Meta’s investments in tomorrow are running up tens of billions in losses today.
But while the tech giant’s Reality Labs segment, responsible for the metaverse and other longshot bets, has passed over $40 billion in total losses — including a whopping $21.3 billion since 2022 — the organization’s executives remain unfazed.
“This is an ambitious long-term horizon multifaceted road map. There are lots of components to the Reality Labs portfolio across VR, AR, Metaverse, social platforms, neural interfaces. And we really have a long-term time horizon for evaluating the return on our investments here,” Meta’s Chief Financial Officer Susan Li told investors on the company’s second quarter 2023 earnings call Wednesday (July 26).
“Most people aren’t investing on quite as long of a time horizon as we are here, so I kind of get that,” added Meta Co-Founder and CEO Mark Zuckerberg.
“I do continue to believe that over time we will be happy that we did it,” he emphasized.
Reality Labs posted a $3.7 billion operating loss on $276 million in sales during this most recent quarter, down from the $339 million in revenue it brought during the first quarter of 2023.
Meta’s earnings report indicated that operating losses in the Reality Labs unit are expected “to increase meaningfully year-over-year due to ongoing product development efforts in augmented reality/virtual reality and investments to further scale our ecosystem.”
Still, the company’s stock is up around 6%, enjoying its highest intraday trading levels since February 2022. Meta’s stock overall has jumped 165% this year.
The “year of efficiency” is paying off — despite observers noting that the most recent earnings are still 30% below Q3 2021 highs.
And the future business outlook remains rosy. Why? Two words: artificial intelligence (AI).
Things move quickly within the tech landscape. A month ago, no one was talking about Threads, a quarter ago there was barely any discussion of Meta’s AI model LLaMA, and going back a year there was hardly any buzz around AI – at least compared to the contemporary furor.
Now, these topics dominated Meta’s earnings Q&A section.
The expression “AI” was said 59 times on Meta’s Q2 earnings call. It was mentioned over 70 times on Alphabet’s.
“AI includes both all of the ranking and recommendation systems that power the core apps, so all the content that you’re seeing in Facebook and Instagram, all the ad content that you’re seeing, it also underpins all the safety systems that we build and increasingly it’s all the generative AI stuff,” Zuckerberg said. “We don’t think that there’s going to be one single AI that people interact with.”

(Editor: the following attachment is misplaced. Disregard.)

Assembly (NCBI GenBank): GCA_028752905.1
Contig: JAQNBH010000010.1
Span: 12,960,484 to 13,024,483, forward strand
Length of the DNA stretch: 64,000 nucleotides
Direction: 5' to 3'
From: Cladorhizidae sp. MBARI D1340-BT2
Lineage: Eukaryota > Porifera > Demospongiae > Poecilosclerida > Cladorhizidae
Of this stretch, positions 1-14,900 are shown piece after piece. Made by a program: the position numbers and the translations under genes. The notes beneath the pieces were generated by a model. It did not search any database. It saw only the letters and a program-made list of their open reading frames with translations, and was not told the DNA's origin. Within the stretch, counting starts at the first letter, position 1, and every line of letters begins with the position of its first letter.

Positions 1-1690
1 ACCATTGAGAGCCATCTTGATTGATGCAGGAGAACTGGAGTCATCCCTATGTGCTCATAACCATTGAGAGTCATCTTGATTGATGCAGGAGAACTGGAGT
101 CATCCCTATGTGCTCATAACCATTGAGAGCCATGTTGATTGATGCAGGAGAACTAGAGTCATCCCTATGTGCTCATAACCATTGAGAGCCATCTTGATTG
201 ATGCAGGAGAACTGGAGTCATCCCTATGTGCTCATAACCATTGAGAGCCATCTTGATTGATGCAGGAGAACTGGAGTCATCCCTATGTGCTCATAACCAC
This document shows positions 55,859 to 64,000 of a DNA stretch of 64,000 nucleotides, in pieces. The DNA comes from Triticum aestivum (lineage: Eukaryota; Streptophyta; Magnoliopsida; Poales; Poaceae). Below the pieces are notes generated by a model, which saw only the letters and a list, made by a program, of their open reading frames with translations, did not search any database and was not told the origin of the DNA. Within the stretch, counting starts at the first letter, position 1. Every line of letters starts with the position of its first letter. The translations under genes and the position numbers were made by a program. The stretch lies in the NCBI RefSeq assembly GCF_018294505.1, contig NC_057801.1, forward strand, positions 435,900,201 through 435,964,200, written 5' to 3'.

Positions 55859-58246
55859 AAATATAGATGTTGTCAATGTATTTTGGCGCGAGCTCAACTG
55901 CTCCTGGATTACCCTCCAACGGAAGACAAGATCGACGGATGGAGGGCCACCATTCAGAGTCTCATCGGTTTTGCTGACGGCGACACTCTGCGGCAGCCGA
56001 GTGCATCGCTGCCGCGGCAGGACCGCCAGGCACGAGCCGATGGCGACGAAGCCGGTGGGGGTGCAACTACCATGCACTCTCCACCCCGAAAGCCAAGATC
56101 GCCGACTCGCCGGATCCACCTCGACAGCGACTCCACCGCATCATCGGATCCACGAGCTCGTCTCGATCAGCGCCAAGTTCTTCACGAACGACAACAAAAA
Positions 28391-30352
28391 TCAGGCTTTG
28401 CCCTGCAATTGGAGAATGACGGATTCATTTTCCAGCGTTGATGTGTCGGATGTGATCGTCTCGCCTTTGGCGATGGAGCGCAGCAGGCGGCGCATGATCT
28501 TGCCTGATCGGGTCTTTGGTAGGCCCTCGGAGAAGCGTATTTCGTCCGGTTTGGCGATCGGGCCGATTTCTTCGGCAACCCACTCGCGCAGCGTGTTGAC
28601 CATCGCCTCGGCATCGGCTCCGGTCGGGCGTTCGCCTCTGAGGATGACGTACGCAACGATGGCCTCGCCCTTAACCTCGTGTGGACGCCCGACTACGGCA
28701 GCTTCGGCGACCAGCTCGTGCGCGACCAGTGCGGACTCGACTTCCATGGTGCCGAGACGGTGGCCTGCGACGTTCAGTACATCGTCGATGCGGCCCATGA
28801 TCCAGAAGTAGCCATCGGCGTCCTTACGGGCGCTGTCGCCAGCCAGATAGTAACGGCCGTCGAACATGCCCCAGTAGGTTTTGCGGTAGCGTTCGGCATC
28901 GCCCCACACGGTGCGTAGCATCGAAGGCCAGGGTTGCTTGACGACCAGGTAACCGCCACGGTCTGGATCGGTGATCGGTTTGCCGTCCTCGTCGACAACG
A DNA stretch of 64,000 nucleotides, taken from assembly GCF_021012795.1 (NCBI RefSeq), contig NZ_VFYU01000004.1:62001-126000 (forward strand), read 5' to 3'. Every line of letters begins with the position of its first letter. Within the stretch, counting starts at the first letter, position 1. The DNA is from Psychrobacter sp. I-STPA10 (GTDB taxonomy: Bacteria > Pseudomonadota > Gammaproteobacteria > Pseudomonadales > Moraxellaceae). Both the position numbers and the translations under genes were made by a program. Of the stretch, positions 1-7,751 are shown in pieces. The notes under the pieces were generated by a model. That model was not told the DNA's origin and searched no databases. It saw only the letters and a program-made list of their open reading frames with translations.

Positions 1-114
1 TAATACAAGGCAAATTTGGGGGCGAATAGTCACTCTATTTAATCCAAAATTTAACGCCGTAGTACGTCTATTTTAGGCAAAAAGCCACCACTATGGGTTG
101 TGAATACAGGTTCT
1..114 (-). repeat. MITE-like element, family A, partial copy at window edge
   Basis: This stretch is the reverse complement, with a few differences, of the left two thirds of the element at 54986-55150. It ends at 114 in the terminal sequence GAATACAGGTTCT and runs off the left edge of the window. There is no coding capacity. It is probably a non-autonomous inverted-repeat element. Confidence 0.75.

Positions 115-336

There are three core areas where Meta sees itself excelling and winning market share within the AI ecosystem.
“Overall, I think there are three basic categories of our products or technologies that we’re planning on building with generative AI,” Zuckerberg told investors on the call.
The first is external-facing generative AI features including “helping advertisers basically run ads without needing to supply as much creative” and filling other gaps, the Meta CEO said.
These AI applications around advertising helped bump up Meta’s average revenue per user to $10.63 versus the $10.22 expected by Wall Street.
“AI is driving results across our monetization tools, through our automated ads products, which we call Meta Advantage. Almost all our advertisers are using at least one of our AI-driven products,” Zuckerberg said.
Meta has “done a lot of work to unlock demand liquidity” for its Reels short form video product, “bringing over three-quarters of our advertisers into the Reels ad format,” explained Li, Meta’s CFO.
“AI-recommended content from accounts you don’t follow is now the fastest-growing category of content on Facebook’s feeds … since introducing these recommendations, they’ve driven a 7% increase in overall time spent on the platform,” Zuckerberg added.
The second AI opportunity area for Meta is internal-facing, and relates to Meta’s focus on productivity and efficiency internally.
“It’s everything from helping engineers write code faster to helping people internally understand the overall knowledge base at the company, and things like that,” Zuckerberg explained.
“We’re leveraging AI to move our systems towards using fewer larger models that enable us to leverage learnings across product surfaces and deploy improvements more quickly, broadly and efficiently,” Li said.
The third AI opportunity area appeared to be the one Meta’s leaders were most excited about: generative AI customer agents.
“We do think there’s going to be a big opportunity for businesses to leverage AI agents to respond to messages at scale in the future,” said Meta’s VP of finance, Chad Heaton.
“So that’s kind of the opportunity we think over the longer term to hit more of the developed markets with click-to-messaging, but we are seeing good growth even today in advance of that,” he added.
Zuckerberg agreed, telling investors, “The one that I think is going to have the fastest direct business loop is going to be around helping people interact with businesses. I mean, you can imagine a world where over time every business has an AI agent that basically people can message and interact with them. … It’s quite human labor intensive for a person to be on the other side of that interaction.”
As it relates to the more philosophical topics of open source vs. closed source foundational AI models, Zuckerberg explained that “open sourcing our work allows the industry, including us, to benefit from innovations that come from everywhere … specifically around safety and security. That’s a very important issue in AI. … We’ve just seen through the history here that open-source software gets scrutinized more and therefore ends up being more secure and safer.”
The company expects total capital expenditures to grow in 2024, driven by investments across both data centers and servers, particularly in support of its AI work.